Friday, July 3, 2015

Admixture Analysis Of Global and Ancient Genomes

What Is Admixture Analysis?

A computer program called Admixture uses a mathematical algorithm whose application to genome data includes a little art as well as a lot of science, to fit data from large numbers of genomes as well as possible into a model.  This model assumes that each person's genome is mix of different proportions of a preset number of hypothetical ancestral populations determined in a manner that maximizes the quality of the fit using linear algebra.  It is also possible to tweak the program, for example, by designating some real individual as the exemplar of an ancestry component, rather than having the computer derive its clusters entirely without outside input.

I don't know precisely which choices were used to generate the latest and greatest result from Eurogenes analyzing a sample of more than 2059 modern and ancient genomes that maximally capture all varieties of modern human genetic variation in an Admixture run at K=10 (i.e. requiring the program to fit the individuals in the sample into percentage contributions from ten ancestral populations generated by the computer).  This sample includes almost every available complete ancient genome (which number in the hundreds) and some global databases of genomes that are widely used in the professional literature (such as the thousand genomes database) to represent the rest of the world.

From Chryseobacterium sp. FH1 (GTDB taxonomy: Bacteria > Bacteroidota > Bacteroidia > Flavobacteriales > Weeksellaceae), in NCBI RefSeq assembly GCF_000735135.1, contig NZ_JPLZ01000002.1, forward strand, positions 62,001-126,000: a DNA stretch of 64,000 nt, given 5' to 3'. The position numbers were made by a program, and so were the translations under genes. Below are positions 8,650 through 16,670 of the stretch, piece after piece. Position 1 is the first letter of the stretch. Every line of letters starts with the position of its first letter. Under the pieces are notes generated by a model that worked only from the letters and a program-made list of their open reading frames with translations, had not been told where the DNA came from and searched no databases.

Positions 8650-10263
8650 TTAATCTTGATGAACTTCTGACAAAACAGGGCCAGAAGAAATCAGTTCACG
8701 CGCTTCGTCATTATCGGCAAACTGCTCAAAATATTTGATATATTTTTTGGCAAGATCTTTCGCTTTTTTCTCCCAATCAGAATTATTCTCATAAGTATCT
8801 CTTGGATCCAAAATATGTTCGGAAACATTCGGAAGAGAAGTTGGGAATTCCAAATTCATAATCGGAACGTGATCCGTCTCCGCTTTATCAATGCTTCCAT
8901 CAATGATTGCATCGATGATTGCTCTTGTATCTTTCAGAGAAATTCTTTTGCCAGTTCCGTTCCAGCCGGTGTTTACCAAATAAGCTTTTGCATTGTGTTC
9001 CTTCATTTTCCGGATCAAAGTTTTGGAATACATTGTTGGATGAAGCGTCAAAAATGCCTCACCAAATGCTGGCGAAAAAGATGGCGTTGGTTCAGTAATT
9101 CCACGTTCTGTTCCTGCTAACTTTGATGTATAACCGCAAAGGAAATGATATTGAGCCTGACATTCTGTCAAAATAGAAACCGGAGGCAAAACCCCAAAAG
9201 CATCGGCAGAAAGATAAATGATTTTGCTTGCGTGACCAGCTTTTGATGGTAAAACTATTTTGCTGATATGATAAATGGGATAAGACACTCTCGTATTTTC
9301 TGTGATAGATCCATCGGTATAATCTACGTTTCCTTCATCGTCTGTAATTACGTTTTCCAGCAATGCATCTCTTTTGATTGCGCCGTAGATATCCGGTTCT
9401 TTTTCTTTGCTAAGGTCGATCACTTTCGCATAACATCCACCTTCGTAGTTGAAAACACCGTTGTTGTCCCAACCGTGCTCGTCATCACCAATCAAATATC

An Example Of Admixture Analysis

For example, the first ten samples in his analysis are African-Americans from Denver (because AA for African-American comes first in the alphabetical listing).  For each individual a percentage of ancestry from each of ten groups that have been labeled for convenience after the fact to give a sense of where that component is most often found.  These categories are (with abbreviations spelled out):

1. Middle Eastern
2. San Bushman
3. American Indian
4. Northern Siberian
5. East Asian
6. Hindu Kush
7. Sub-Saharan African
8. European Hunter-Gatherer
9. Oceanian.
10. East Siberian.

For example, individual number 15 from the African-Americans from Denver sample included in his Admixture run is determined to be:

88.6% Sub-Saharan African
8.5% European Hunter-Gatherer
1.6% Middle Eastern
0.5% San Bushman
0.4% American Indian
0.4% Hindu Kush

The proportion of the other four ancestral components is negligible.

In terms an average person would understand, this individual is 89% black, 10.5% white, and 0.4% American Indian, these proportions reflect the American reality that African-Americans typically have higher proportions of African ancestry, and lower proportions of non-African ancestry, than is typical of people with some African ancestry in Latin America and the Caribbean.

This individual's African ancestry overwhelmingly from populations more like typical Niger-Congo language speaking West Africans and much less like "Paleo-African" populations like the Khoi-San bushmen of the Kalahari desert and the Pygmies of the Congo jungle.  This reflects the typical sources of individuals in the American slave trade.